But that was not the only problem. I took an outside class in Poli Sci, on states and regimes, which I did find interesting, if, again, frustrating. It seemed that we looked at failures of states everywhere but in our own back yard. We haven’t “failed” you say – but we did come close, we did evidence things that failed states in other places: Robocalls for one, and there were many others. But, my own target was the American Empire – which exasperated my prof so much that he bluntly asked if I thought the US was responsible “for everything” – did no one have “agency”? – to which I replied that people hope for, reach for agency everywhere, but their achievement depends, often, on forces beyond their control: Chile and Allende; Iran and Mosedegh; Nicaragua, San Salvador, Honduras, Afghanistan, Iraq. Had Chomsky’s latest book, “Who Rules the World” come out a few months earlier, I would have given it to him as a going away present. As it was, he asked me to rewrite my last essay because he thought it was too “activist” and not “academic” enough, just when I was struggling to get the last research papers done, before jumping into the condensed condensed courses. But I had been careful to back up what I wrote with as much scholarly citation as I could stuff in – so I do not believe it was a failure of my academics but the presence of my “activism”. By that point, however, I knew I could not hand in end-of-term papers that would satisfy them – or satisfy me. When I heard that readings had already been assigned for the next set of courses, bailing was really my only course of action.
But that was not the only problem. We live between a rock and a hard place. That rock is climate change (or environmental collapse), and the hard place is the struggle to wrest a different civilization, based on sustainability and social justice from an elite, entrenched in a political economy that benefits them, but most of the world not at all. These are the defining struggles of our time. You would think that in a “Religious Studies” department there would be some address to these issues, since some of the justifications for and against the dividing line of sustainability and equity, are based on religious ideas. But the silence was deafening. While making a case for the “deconstruction” of “religion” (which might have been addressed to those defining issues, but was not), these urgent issues were invisible within the work of the department. The work I found there seemed diversionary, not visionary. The one and only time I actually found people who were concerned about these urgent matters was in the public forum on divestment – (I am so happy that the University of Ottawa did decide to divest, that speaks well for the overall environment of the university, if not the Religious Studies Department). No one but me, from our department, attended the forum: why not? These are the defining issues of our time. Can anything be more important than survival, than reframing our civilization so that we can survive? than reframing our civilization so that it serves the many, not the few? So where was “Religious Studies” ? – MIA.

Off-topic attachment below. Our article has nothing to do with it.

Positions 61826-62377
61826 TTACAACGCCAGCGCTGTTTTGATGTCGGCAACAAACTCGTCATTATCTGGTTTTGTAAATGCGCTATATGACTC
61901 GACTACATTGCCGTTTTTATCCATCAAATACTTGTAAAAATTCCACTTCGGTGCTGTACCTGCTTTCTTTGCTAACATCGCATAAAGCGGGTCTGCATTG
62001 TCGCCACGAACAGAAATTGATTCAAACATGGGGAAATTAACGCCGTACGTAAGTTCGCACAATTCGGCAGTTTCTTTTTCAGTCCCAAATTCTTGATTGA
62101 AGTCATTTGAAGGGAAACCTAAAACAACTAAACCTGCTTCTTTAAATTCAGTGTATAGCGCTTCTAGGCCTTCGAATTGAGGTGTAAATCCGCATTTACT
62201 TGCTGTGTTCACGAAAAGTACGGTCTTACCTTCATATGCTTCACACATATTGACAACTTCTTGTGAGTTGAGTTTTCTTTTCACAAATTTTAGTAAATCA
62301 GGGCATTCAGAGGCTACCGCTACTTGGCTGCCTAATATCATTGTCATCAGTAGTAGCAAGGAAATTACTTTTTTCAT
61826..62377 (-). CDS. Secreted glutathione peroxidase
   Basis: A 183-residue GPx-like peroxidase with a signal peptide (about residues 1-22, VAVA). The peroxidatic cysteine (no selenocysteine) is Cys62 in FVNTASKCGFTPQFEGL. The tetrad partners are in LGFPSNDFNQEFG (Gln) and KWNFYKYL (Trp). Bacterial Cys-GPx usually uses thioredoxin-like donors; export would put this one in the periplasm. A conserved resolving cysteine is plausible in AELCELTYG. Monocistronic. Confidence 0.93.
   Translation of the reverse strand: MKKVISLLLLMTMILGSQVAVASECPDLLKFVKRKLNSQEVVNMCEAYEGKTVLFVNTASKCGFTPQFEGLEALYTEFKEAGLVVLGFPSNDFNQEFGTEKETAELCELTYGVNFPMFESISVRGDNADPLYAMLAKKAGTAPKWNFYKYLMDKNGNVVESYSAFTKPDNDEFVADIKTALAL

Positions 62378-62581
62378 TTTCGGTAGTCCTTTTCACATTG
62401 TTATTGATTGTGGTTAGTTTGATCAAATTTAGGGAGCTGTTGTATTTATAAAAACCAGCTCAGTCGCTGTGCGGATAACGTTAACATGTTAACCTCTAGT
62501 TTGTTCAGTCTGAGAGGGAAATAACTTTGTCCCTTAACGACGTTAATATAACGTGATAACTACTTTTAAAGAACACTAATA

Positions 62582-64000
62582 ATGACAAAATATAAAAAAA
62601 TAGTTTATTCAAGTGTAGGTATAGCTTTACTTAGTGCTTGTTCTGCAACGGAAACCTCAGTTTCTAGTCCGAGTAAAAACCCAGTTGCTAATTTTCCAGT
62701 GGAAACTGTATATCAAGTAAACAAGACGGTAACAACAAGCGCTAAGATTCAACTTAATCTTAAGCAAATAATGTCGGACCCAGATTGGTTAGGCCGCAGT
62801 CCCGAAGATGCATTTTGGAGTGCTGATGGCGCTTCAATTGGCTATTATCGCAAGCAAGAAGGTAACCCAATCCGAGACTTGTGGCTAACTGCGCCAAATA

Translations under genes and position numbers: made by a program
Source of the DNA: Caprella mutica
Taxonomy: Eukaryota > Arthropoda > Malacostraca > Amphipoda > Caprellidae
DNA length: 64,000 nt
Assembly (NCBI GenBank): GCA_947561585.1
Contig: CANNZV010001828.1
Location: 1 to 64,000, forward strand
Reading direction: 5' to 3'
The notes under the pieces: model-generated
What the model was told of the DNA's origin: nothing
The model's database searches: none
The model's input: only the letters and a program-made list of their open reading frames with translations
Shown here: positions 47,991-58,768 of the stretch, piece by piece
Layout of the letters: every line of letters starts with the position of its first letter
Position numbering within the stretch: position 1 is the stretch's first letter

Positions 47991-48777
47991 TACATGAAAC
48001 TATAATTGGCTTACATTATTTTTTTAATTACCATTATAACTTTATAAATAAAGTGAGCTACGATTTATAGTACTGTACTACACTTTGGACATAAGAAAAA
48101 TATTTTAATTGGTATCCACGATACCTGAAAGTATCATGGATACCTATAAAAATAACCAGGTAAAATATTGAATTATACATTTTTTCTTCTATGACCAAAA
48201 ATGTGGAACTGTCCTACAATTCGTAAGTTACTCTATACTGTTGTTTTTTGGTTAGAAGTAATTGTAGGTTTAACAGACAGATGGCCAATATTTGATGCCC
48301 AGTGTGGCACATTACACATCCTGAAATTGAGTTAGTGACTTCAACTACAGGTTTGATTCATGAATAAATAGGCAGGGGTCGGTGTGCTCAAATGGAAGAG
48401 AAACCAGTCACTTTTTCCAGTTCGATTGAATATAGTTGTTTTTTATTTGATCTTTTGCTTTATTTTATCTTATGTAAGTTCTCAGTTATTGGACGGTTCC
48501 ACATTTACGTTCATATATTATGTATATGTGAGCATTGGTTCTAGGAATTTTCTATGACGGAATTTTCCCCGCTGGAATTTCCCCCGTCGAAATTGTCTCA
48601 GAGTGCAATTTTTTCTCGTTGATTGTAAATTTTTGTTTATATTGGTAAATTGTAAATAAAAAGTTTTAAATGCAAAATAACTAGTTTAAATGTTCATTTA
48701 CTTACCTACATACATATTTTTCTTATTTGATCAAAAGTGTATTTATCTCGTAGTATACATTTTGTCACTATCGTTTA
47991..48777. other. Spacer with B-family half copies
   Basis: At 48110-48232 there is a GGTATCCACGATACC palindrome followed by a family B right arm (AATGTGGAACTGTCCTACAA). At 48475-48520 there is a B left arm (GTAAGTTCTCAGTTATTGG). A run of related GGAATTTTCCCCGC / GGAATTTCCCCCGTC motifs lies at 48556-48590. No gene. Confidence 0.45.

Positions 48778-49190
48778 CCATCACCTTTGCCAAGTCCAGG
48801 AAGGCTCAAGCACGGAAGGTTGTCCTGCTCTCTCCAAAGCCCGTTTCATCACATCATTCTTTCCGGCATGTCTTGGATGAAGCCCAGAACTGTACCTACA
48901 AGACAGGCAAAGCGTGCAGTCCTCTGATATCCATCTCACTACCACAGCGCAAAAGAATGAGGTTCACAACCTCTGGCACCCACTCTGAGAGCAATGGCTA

“It was, in the end, a sad case of mistaken identity – combined with such appalling planning in terms of the arc of the year, that people’s health was put in jeopardy, along with what I consider to be an equally appalling lapse in ethics by members of the faculty. I am glad I am out. Since I bailed without completing final papers, my grades at U of Ottawa will, most certainly, prevent me from doing doctoral work elsewhere. But, I have decided that the time has come to put away wanting another degree, and getting on with writing about and teaching the things I think are fundamentally important. At the University of Ottawa, I was chided for still, naively thinking there was such a thing as “truth” – indeed, I started to carry around a small bottle filled with very good brandy, marked “truth”. I was also chided for wanting to do “theology” rather than “sociology (of rrrrrr)”. The charge laid against “Religious Studies” by the “deconstruct” crowd, is that it is a covert defense of Western theology. Even if that were the case, perhaps a service could be done by opening that up to other theologies, by developing a forum for open theology, putting diverse theological ideas out in conversation. So I will embrace these two criticisms: yes, I still believe in getting to the bottom of things, of trying to find out “the truth”; no, we don’t just “tell stories”, the verisimilitude of our narratives count – and, yes, I want to do “theology” – but open to past, present, future, to geographic breadth and to imagination. It was a serious case of mistaken identity. But, at least I got a relocation out of it. That is something.